How to use a Reference Room

Most people probably know Trustee Reading Room as that large room with big glass windows on the first floor of Firestone, where you go when you want a really quiet study space. Perhaps you’ve recently studied for midterms or worked on a paper in its sacred silence. Maybe you’ve wondered if there’s more to Trustee than simply providing a quiet atmosphere for study. The answer to that question is: yes, there is. It is the primary reference room of Firestone library– and if you read to the end of this article you will learn how to make the most of this tremendous resource.

Students work in Trustee Reading Room.

Trustee Reading Room in Firestone Library has many reference works

What can you find in a reference room?

Most people, when they hear the words “reference room”, probably imagine a room with some dictionaries, the Encyclopedia Britannica, and other collections of imposing books which nobody is allowed to check out. While the Trustee reading room certainly has no shortage of Merriam-Webster dictionaries on its shelves, it is also home to a massive collection of specialized encyclopedias– encyclopedias devoted to a specific area. These works are especially helpful if you want concise information on a very detailed topic. Interested in film? Trustee has multi-volume works like the Schirmer Encyclopedia of Film, the Encyclopedia of Documentary Film, the Comprehensive Encyclopedia of Film Noir, the Encyclopedia of Early Cinema, and many other detailed reference works related to different topics within film. Researching a famous Italian figure? You’re in luck. Trustee has all 100 volumes of the Dizionario Biografico degli Italiani (Biographical Dictionary of Italians). In addition to encyclopedias and biographical dictionaries, there are other types of useful reference works. There are collections of famous quotes, like Novel Openers: First Sentences of 11,000 Fictional Works, and books about manuscripts, like the Index of Manuscripts in the British Library. There are encyclopedias, dictionaries, bibliographies, and other collections on nearly every subject imaginable.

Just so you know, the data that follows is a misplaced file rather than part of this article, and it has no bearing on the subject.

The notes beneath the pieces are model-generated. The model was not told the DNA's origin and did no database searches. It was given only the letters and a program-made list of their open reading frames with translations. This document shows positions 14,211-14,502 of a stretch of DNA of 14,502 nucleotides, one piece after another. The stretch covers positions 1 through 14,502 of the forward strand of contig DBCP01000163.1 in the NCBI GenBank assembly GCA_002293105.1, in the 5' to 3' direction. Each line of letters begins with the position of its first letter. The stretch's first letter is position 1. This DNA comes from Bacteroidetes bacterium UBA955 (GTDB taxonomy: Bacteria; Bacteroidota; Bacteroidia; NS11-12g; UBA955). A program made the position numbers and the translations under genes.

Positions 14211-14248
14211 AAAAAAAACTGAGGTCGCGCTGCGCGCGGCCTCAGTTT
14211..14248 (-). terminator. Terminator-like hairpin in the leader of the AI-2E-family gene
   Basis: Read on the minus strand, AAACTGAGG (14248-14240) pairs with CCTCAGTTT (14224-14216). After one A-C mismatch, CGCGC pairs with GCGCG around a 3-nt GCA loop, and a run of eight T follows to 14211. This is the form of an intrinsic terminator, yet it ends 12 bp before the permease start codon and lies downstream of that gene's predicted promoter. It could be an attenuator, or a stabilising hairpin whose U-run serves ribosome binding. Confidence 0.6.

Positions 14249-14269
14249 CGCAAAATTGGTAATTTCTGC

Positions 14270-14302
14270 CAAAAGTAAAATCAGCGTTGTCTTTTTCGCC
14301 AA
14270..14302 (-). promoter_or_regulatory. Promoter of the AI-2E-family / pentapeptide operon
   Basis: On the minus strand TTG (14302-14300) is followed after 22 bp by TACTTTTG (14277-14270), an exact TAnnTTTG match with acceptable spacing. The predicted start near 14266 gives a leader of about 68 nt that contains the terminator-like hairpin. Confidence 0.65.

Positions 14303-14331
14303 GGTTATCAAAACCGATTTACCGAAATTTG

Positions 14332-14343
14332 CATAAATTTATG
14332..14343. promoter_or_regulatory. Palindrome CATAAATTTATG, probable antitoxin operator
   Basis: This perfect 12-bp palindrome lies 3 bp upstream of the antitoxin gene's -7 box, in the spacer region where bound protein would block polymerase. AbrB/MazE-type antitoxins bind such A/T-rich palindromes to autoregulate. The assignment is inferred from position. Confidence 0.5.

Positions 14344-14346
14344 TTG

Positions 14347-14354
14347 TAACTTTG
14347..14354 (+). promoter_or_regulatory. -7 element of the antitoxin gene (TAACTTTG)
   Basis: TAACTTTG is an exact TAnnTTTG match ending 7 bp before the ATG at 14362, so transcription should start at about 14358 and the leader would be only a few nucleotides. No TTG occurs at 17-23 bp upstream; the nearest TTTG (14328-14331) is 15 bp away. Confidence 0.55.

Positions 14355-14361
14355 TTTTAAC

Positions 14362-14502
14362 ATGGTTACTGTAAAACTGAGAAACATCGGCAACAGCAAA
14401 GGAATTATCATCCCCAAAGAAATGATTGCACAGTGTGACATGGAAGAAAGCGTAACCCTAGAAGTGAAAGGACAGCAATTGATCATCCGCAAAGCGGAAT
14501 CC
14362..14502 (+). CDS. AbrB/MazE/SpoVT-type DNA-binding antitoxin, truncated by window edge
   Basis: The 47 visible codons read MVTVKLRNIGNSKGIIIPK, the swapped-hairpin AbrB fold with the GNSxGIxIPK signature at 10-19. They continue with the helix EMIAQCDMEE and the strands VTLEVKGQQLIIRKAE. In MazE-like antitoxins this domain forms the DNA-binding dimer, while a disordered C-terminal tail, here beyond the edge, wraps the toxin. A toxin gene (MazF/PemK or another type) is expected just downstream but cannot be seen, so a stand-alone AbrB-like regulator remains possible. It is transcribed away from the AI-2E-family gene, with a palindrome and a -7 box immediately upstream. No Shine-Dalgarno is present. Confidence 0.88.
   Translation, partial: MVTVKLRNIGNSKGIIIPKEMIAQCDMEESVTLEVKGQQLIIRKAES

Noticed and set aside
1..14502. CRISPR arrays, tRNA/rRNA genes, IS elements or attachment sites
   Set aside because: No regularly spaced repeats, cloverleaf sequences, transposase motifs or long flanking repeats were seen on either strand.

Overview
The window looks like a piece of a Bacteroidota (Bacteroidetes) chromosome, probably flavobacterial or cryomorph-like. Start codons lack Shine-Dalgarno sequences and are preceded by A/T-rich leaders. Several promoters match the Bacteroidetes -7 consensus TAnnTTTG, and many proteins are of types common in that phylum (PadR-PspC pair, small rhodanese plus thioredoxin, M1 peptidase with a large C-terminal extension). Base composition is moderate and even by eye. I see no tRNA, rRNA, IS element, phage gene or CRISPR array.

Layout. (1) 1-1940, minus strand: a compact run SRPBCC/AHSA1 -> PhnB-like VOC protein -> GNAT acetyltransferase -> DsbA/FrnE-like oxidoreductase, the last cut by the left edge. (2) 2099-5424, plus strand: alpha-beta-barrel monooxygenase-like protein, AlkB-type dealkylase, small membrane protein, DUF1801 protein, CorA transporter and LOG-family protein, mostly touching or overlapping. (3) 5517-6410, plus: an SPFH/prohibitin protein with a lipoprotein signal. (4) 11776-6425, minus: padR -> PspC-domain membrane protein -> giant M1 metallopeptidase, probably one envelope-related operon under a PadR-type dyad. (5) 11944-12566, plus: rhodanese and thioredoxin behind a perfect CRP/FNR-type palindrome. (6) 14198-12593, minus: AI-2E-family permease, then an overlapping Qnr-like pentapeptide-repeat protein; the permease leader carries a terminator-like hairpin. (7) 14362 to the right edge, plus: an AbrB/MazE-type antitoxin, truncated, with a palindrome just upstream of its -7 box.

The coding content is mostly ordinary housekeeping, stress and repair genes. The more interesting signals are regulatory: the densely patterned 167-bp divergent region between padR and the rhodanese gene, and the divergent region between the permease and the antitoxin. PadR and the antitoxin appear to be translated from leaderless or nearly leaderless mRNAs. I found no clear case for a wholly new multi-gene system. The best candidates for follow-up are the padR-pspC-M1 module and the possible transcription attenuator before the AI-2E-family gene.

Why should you use the reference room?

Reference works, and specialized reference works in particular, make for excellent starting points when writing a research paper. Their entries offer concise and detailed summaries of important figures, events, and other terms. In addition to providing you with essential information and an outline of previous scholarship, the bibliography for a reference entry is extremely useful, should you want to research the topic further. The reference room is an ideal place to begin your research process, and it also comes in handy when you need a crisp and clear explanation after encountering a mysterious person or some other point of confusion during your research.

If you’re reading this many miles away from Firestone Library, worry not! Many of these reference works are accessible online through the Princeton University Library site. These digital versions can be very helpful because they are easy to search through and often have links to other useful sources. I myself am a frequent user of the Encyclopaedia of Islam Online, which has over 17,000 digitized entries on anything and everything Islamic. One advantage of the physical books, however, is that they are easy to leaf through and get a sense for what sorts of topics the work covers. For example, the other day I was looking at an article about “Arabs” in the Enciclopedia Dantesca– because I was using a physical book, I was able to notice the neighboring articles on “Arabisms” and “Arabia”, which contained different pieces of information.

Another trick is to look at neighboring books on the shelves. Sometimes, the information you need is right next to where you’re looking. And don’t be afraid to look at works in foreign languages. Recently, I was researching for a paper on Dante’s Inferno. I found the Dante Encyclopedia in Firestone, and then saw the Italian Enciclopedia Dantesca, which was almost 10 times longer, just next to it. Google’s image translation function allowed me to access the much-richer Italian encyclopedia very easily.

Next time you’re working on a research paper and don’t know where to start, don’t be afraid to break the sacred silence of Trustee and take a look at a reference work or two. They contain authoritative, concise information on an abundance of topics, and can provide you with useful sources and scholars to look into further. Go check out the reference room! You never know what you’re going to find.

Shane Patrick, Humanities Correspondent